Skip to content

    Children's Health

    Font Size

    Bedwetting Might Be Helped With Brain Biofeedback

    WebMD Health News
    Reviewed by Louise Chang, MD

    Oct. 11, 2012 -- Biofeedback may help children and adults who wet the bed at night, a small new study shows.

    The study of 11 children and adults treated at the same clinic in Texas found that all had reduced brain activity in a region that’s thought to relate to bladder control.

    When they were trained to speed up their brain activity by playing a special video game, the nighttime bedwetting stopped.

    Several important cautions apply. The study was very small and needs to be repeated by other researchers before biofeedback can be considered a valid treatment.

    But the research does suggest that some bedwetting problems may be rooted and solved in the brain.

    “The brain is a learning machine. If you tell it what it needs to do to be normal and you give it a reward for doing it, it will make more fast activity and less slow activity,” says researcher Jonathan E. Walker, MD, a neurologist in private practice in Dallas, Texas.

    When Kids Don’t Stay Dry at Night

    Up to 9% of children older than age 5 continue to wet the bed at night, according to the National Association for Continence.

    It’s not clear why kids continue to wet the bed in every case. For some, studies show that problems with nighttime bladder control are genetic. In others, sleep problems are thought to play a role. And some kids wet the bed because of problems with chronic constipation.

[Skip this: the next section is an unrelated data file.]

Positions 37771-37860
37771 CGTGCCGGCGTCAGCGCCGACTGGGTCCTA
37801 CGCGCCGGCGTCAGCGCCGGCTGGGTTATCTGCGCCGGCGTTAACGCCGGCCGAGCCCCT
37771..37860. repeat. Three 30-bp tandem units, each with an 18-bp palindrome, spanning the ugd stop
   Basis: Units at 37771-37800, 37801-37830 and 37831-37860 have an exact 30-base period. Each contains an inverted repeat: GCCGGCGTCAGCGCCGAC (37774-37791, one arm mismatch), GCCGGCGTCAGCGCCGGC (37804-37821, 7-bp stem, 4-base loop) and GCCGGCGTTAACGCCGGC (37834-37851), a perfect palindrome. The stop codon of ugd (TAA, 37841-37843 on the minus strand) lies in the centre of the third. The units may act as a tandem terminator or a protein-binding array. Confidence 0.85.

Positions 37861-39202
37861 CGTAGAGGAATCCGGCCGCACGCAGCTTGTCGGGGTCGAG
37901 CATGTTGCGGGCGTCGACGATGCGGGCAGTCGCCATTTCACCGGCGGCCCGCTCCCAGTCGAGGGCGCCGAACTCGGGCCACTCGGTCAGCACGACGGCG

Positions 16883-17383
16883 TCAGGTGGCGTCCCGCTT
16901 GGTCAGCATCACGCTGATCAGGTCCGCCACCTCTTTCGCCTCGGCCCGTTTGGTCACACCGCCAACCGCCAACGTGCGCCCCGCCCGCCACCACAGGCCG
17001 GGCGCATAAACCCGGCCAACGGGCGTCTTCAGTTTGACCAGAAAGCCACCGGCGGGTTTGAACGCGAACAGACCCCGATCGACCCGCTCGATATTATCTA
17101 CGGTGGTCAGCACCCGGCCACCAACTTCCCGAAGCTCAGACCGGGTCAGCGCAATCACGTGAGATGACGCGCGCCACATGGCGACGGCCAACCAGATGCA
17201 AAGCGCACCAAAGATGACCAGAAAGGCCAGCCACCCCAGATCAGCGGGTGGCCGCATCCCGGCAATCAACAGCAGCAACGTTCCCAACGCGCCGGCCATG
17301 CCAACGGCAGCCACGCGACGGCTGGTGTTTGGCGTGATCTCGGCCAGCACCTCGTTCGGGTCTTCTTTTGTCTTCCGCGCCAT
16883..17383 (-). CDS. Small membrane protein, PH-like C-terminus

Whatever the reason, some children don’t outgrow the problem. Therapies used to treat bedwetting include medications that decrease urine production, alarms that wake people as they start to pee at night, and laxatives to treat constipation.

    For the neurofeedback therapy, Walker hooked each subject up to a machine that translated electrical activity in the mid-occipital region, which is at the back of the brain, into a video game.

    When brain waves moved slowly, so did a Pac-Man-like character on the screen. By speeding up their brain waves, people in the study made the Pac-Man move more quickly around a game board.

    After five to seven 20-minute sessions, which got progressively harder, each person in the study saw their bedwetting stop. The relief has lasted for more than a year.

    Patients in the study ranged in age from 4 to 70. Most were children, but a few were adults who had searched their whole lives for help with the problem.

    “They were very happy about it,” Walker says.

    The study is published in the journal Biofeedback.

    Today on WebMD

    child with red rash on cheeks
    What’s that rash?
    plate of fruit and veggies
    How healthy is your child’s diet?
    smiling baby
    Treating diarrhea, fever and more.
    Middle school band practice
    Understanding your child’s changing body.

    worried kid
    jennifer aniston
    Measles virus
    sick child

    Child with adhd
    rl with friends
    Child Coughing or Sneezing into Elbow